There’s an old DBA saying…
May you already have a backup restored
A half hour before your boss knows there’s corruption
What? There’s no such thing as old DBA sayings? Well, maybe if you all said something other than “no” once in a while, you’d be more quotable. Hmpf.
Anyway, this is a serious question! And there are a lot of things to consider
- Do I have a different RTO for corruption?
- What’s my backup retention policy?
- How much data do I have?
- How long are my maintenance windows?
- Do I have a server I can offload checks to?
Recovery Time Objectification
When you’re setting these numbers with management, you need to make them aware that certain forms of corruption are more serious than others, and may take longer to recover from. If system tables or clustered indexes become corrupt, you’re potentially looking at a much more invasive procedure than if a nonclustered index gets a little wonky — something you can disable and rebuild pretty easily.
Either way, you’re looking at an RTO of at least how long it takes you to restore your largest database, assuming the corruption isn’t present in your most recent full backup. That’s why backup checksums are important. They’re not a replacement for regular consistency checks by any means, but they can provide an early warning for some types of page corruption, if you have page verification turned on, and your page is assigned a checksum.
If you use a 3rd party backup tool that doesn’t allow you to use the backup checksum option, stop using it. Seriously, that’s garbage. And turn on Trace Flag 3023 until you find a replacement that does.
Notice I’m not talking about RPO here. But there’s a simple equation you can do: the shorter your RTO for corruption, the longer your RPO. It’s real easy to run repair with allow data loss immediately. The amount of data you lose in doing so is ¯\_(?)_/¯
Which is why you need to carefully consider…
The shorter the period of time you keep backups, the more often you need to run DBCC CHECKDB. If you keep data for two weeks, weekly is a good starting point. If you take weekly fulls, you should consider running your DBCC checks before those happen. A corrupt backup doesn’t help you worth a lick. Garbage backup, garbage restore. If your data only goes back two weeks, and your corruption goes back a month, best of luck with your job search.
Of course, keeping backups around for a long time is physically impossible depending on…
How much data YOU have
The more you have, the harder it is to check it all. It’s not like these checks are a lightweight process. They chew up CPU, memory, disk I/O, and tempdb. They don’t cause blocking, the way a lot of people think they do, because they take the equivalent of a database snapshot to perform the checks on. It’s transactionally consistent, meaning the check is as good as your database was when the check started.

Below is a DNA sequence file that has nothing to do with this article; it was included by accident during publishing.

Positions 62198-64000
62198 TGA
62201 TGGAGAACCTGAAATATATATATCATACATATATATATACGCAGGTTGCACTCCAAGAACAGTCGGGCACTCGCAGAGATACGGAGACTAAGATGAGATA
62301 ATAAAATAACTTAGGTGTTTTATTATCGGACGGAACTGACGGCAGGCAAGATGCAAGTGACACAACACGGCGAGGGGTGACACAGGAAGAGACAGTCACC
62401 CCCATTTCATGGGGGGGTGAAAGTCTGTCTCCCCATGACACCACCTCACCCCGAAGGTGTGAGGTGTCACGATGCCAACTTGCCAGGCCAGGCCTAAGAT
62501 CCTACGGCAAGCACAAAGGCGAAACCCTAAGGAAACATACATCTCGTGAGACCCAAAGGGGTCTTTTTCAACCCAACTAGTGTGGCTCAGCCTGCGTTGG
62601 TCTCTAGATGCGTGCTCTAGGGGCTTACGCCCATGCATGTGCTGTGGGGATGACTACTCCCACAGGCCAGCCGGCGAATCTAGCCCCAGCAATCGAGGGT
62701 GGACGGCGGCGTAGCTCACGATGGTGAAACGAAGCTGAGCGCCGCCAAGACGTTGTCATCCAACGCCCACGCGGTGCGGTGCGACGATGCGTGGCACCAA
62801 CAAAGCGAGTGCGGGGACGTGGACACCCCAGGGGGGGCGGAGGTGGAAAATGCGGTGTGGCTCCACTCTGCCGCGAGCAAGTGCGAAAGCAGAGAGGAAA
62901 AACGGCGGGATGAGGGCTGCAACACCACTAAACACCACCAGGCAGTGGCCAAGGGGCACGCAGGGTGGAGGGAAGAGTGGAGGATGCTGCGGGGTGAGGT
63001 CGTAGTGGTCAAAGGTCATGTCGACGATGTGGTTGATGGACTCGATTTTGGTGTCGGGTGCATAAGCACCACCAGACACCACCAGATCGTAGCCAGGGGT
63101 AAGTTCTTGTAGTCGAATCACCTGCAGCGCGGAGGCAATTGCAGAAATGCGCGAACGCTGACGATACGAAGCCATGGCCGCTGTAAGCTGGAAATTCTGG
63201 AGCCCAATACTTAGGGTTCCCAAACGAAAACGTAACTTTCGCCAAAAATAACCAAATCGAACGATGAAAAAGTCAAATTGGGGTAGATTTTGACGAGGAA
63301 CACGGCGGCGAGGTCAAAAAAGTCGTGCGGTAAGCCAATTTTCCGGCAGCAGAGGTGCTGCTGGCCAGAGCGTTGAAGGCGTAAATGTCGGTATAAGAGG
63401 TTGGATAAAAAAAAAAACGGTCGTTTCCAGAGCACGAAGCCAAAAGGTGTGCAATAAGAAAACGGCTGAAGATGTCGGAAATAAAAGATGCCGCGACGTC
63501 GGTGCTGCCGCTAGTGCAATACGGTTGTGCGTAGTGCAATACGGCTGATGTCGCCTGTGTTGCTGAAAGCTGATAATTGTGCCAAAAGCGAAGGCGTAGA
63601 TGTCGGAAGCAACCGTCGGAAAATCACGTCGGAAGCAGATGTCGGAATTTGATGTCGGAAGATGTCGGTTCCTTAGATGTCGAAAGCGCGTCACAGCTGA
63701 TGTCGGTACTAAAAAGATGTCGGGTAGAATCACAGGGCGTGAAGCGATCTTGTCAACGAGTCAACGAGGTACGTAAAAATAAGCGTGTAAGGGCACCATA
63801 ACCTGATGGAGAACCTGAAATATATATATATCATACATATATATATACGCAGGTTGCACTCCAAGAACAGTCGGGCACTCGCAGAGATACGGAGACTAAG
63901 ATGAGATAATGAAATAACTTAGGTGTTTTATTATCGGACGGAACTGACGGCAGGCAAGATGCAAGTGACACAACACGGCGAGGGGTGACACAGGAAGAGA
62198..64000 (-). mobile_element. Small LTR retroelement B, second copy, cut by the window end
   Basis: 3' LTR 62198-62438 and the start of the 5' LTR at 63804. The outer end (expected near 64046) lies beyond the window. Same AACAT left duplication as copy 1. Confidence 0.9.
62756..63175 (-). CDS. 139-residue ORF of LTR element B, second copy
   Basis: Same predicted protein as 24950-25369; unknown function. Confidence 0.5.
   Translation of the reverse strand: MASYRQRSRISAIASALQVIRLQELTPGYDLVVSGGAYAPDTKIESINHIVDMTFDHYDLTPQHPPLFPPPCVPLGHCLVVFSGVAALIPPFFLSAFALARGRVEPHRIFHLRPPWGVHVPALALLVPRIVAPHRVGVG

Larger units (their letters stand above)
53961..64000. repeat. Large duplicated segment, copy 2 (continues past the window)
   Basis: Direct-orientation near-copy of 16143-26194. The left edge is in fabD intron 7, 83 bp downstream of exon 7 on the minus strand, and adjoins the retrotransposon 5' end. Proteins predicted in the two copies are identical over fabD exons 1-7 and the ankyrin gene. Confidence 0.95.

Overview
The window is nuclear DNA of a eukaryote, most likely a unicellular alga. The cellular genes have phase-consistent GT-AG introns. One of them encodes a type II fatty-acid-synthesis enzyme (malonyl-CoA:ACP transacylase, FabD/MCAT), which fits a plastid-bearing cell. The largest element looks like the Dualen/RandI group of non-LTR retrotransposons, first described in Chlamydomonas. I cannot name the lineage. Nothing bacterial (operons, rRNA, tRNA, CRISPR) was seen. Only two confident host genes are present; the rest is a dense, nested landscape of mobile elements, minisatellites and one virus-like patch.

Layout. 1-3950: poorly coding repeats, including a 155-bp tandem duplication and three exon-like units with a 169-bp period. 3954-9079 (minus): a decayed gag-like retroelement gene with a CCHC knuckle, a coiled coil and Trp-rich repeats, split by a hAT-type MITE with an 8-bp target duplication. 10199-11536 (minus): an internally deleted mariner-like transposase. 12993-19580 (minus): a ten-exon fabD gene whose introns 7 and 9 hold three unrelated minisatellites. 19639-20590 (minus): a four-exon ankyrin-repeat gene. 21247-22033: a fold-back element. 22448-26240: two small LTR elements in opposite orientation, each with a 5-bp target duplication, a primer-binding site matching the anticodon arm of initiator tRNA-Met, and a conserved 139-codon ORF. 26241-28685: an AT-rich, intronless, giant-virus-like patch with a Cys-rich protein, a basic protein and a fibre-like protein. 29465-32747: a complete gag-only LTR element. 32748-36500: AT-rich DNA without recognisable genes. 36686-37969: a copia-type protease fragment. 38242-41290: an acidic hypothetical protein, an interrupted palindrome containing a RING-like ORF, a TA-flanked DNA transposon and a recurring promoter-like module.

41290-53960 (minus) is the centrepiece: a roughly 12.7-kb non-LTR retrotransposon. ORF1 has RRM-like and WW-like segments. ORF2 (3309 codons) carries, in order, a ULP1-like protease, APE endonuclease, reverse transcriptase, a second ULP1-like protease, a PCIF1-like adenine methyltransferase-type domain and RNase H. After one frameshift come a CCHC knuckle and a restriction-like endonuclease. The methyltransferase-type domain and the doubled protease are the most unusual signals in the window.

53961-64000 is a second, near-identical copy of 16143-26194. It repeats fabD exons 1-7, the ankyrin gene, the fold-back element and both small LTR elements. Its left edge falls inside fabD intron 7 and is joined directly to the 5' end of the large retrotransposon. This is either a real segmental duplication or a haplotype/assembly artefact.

You can make things a little easier by running with the PHYSICAL ONLY option, but you lose out on some of the logical checks. The more complicated process is to break DBCC checks into pieces and run them a little every night. This is harder, but you stand a better chance of getting everything checked.
Especially if you have terabytes and terabytes of data, and really a short…
Are you 24×7? Do you have nights or weekends to do this stuff? Are you juggling maintenance items alongside data loads, reports, or other internal tasks? Your server may have a different database for different customer locations, which means you have a revolving maintenance window for each zone (think North America, Europe, APAC, etc.), so at best you’re just spreading the pain around.
Or you could start…
This is my absolute favorite. Sure, it can be a bear to script out yourself. Automating rotating backups and restores can be a nightmare; so many different servers with different drive letters.
Dell LiteSpeed has been automating this process since at least version 7.4, and it’s not like it costs a lot. For sure, it doesn’t cost more than you losing a bunch of data to corruption. If you’re the kind of shop that has trouble with in-place DBCC checks, it’s totally worth the price of admission.
But what about you?
Tell me how you tackle DBCC checks in the comments. You can answer the questions at the beginning of the post, or ask your own questions. Part of my job is to help you keep your job.
Thanks for reading!
Brent says: if you’re using NetApp SAN snapshots, they’ve also got great tooling to offload corruption checks to your DR site. Licensing gotchas may apply – for both SQL Server and NetApp writeable snaps.